Locke continued to complain to the complex management about roaches in her apartment. As a result of Locke's continuing dissatisfaction with the complex's handling of her reported roach infestation, the apartment management offered Locke the opportunity to terminate her lease "with a 30 day notice to vacate in writing." Gil testified that Locke did not accept or reject the early-termination offer. Locke instead provided notice on June 6, 2016, that she would move out of her apartment on June 13 "due to the ongoing issues with roach/pest infestations."
Briarwood Village sent Locke a final account statement notifying Locke that she owed the complex $872.89. According to Gil, Locke did not pay the charge. Locke instead sued Briarwood Village in justice of the peace court. The complex filed a counterclaim against Locke alleging that she breached the lease. The justice court found in favor of the complex and against Locke. It awarded the complex $391.68 in damages and $1,200 in attorney's fees. Locke appealed for a trial de novo in the county court at law. After a short bench trial, the county court found in favor of Briarwood Village. It awarded the complex $157.19 in damages and attorney's fees of $1,935. Findings of fact and conclusions of law were not requested by either party. This appeal followed.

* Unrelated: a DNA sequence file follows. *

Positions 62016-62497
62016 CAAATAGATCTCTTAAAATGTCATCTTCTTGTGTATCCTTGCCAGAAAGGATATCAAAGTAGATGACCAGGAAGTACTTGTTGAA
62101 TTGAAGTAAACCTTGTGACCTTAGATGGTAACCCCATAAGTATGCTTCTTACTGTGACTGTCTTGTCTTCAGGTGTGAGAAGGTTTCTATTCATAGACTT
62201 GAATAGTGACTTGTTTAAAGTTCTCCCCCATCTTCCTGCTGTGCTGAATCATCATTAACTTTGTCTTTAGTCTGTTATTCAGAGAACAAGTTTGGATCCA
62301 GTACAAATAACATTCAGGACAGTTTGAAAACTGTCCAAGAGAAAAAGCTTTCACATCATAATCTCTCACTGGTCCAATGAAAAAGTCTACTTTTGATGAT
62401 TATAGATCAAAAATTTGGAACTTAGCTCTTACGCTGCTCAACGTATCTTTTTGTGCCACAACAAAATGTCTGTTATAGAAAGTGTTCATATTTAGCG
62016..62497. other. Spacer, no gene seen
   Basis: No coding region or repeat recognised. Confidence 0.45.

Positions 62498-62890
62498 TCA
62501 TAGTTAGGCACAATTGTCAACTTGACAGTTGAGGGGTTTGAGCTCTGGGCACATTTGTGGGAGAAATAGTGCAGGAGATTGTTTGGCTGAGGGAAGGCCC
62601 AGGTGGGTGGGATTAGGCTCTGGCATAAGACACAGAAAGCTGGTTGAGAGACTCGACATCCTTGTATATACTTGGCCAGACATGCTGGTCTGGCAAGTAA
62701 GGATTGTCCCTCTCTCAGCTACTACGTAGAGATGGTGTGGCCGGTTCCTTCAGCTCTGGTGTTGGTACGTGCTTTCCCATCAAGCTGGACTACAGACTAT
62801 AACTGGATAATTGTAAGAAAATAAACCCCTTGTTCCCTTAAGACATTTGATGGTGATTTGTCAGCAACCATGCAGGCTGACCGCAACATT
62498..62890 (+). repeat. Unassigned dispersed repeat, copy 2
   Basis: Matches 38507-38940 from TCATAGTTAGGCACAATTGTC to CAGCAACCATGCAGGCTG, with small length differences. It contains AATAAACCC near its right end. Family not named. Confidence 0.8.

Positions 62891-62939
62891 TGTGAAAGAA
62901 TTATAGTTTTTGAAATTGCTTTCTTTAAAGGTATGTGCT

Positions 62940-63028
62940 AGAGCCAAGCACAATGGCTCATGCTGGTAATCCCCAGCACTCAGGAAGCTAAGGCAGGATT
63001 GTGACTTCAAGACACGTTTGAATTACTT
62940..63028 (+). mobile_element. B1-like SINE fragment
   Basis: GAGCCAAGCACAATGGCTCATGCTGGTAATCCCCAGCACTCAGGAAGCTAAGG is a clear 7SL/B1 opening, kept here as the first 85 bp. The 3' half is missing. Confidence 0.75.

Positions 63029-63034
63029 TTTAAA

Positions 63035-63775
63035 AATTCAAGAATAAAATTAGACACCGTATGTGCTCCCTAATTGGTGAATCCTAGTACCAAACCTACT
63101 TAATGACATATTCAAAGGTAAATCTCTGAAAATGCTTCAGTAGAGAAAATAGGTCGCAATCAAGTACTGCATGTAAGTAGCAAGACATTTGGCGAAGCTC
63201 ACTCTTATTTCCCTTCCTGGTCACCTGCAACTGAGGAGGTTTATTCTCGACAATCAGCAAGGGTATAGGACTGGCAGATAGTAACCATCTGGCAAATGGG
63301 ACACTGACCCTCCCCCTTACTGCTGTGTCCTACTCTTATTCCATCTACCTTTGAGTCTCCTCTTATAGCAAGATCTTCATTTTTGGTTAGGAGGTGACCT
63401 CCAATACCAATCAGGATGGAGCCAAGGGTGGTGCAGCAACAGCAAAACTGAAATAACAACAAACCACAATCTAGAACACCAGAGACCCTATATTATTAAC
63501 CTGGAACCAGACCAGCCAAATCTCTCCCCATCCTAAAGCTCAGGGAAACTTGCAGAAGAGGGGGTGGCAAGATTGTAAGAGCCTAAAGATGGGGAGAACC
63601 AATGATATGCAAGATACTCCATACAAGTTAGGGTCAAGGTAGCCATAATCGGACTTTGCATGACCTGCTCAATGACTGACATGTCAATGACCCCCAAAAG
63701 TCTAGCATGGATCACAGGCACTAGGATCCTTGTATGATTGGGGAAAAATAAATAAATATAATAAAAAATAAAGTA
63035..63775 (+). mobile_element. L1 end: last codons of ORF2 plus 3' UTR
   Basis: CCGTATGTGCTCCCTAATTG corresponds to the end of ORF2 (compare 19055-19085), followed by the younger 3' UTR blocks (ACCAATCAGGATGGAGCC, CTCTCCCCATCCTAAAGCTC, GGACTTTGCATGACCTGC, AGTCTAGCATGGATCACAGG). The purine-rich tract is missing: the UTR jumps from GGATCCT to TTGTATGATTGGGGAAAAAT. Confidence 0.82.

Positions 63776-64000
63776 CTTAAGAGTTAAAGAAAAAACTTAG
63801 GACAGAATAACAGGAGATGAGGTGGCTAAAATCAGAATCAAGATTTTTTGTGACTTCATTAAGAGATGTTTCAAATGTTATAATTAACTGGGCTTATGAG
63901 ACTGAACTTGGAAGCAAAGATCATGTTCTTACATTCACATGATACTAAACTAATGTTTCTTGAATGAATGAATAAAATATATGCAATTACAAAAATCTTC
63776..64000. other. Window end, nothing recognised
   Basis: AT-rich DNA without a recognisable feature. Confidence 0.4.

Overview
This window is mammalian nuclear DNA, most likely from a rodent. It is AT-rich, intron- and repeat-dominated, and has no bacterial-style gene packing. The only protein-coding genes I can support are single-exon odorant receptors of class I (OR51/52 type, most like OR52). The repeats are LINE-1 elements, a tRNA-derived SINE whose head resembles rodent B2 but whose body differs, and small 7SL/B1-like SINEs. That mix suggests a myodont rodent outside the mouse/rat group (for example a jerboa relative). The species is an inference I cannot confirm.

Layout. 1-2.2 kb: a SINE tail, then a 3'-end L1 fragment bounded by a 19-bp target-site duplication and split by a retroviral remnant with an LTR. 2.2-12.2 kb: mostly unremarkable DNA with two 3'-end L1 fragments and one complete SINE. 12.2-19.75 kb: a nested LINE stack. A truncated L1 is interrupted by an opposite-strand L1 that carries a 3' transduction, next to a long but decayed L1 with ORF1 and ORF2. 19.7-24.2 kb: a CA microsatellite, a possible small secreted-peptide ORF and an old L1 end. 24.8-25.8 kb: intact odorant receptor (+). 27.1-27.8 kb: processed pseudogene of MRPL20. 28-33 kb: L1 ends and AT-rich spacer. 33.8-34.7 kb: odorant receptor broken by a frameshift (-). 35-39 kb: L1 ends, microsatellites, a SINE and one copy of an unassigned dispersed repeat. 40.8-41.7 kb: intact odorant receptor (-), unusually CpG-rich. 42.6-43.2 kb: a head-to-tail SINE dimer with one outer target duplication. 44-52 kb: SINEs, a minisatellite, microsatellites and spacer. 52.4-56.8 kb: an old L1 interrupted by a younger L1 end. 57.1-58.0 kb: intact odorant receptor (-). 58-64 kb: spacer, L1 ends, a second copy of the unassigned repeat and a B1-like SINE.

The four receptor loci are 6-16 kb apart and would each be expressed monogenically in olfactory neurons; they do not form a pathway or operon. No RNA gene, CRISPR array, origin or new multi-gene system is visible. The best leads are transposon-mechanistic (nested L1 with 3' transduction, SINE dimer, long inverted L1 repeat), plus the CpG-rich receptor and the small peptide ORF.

I. Sufficient evidence supports the trial court's judgment.
In multiple issues on appeal, Locke argues the trial court erred when it rejected her claims and found instead in favor of Briarwood Village. Because Locke is pro se, we construe her issues liberally as a challenge to the legal and factual sufficiency of the evidence supporting the trial court's judgment in favor of Briarwood Village and against her own claims. See Garrett v. Graham, No. 14-16-00609-CV, 2017 WL 3927499. at *1 (Tex. App.-Houston [14th Dist.] September 7, 2017, no pet.) (mem. op.) ("Because Garrett is pro se, we will liberally construe the issues raised in his brief.").
When a bench trial is conducted and the trial court does not make findings of fact and conclusions of law to support its ruling, all findings necessary to support the judgment are implied. BMC Software Belg., N.V. v. Marchand, 83 S.W.3d 789, 795 (Tex. 2002); Zac Smith & Co. v. Otis Elevator Co., 734 S.W.2d 662, 666 (Tex. 1987). Because the trial court signed a final judgment in favor of Briarwood Village, but did not sign findings of fact and conclusions of law, we review Locke's complaint with the presumption that all findings of fact and conclusions of law were made in favor of the apartment complex. The judgment of the trial court must be affirmed if it can be upheld on any legal theory that finds support in the evidence. In the Interest of W.E.R., 669 S.W.2d 716, 717 (Tex. 1984).
When the appellate record includes the reporter's and clerk's records, implied findings are not conclusive and may be challenged on the basis of legal and factual sufficiency. BMC Software Belg., 83 S.W.3d at 795. We review the trial court's decision for legal sufficiency of the evidence using the same standards applied in reviewing the evidence supporting a jury's finding. Catalina v. Blasdel, 881 S.W.2d 295, 297 (Tex. 1994). We review the evidence in the light most favorable to the challenged finding and indulge every reasonable inference that would support it. City of Keller v. Wilson, 168 S.W.3d 802, 822 (Tex. 2005). We credit favorable evidence if a reasonable factfinder could and disregard contrary evidence unless a reasonable factfinder could not. Id. at 827.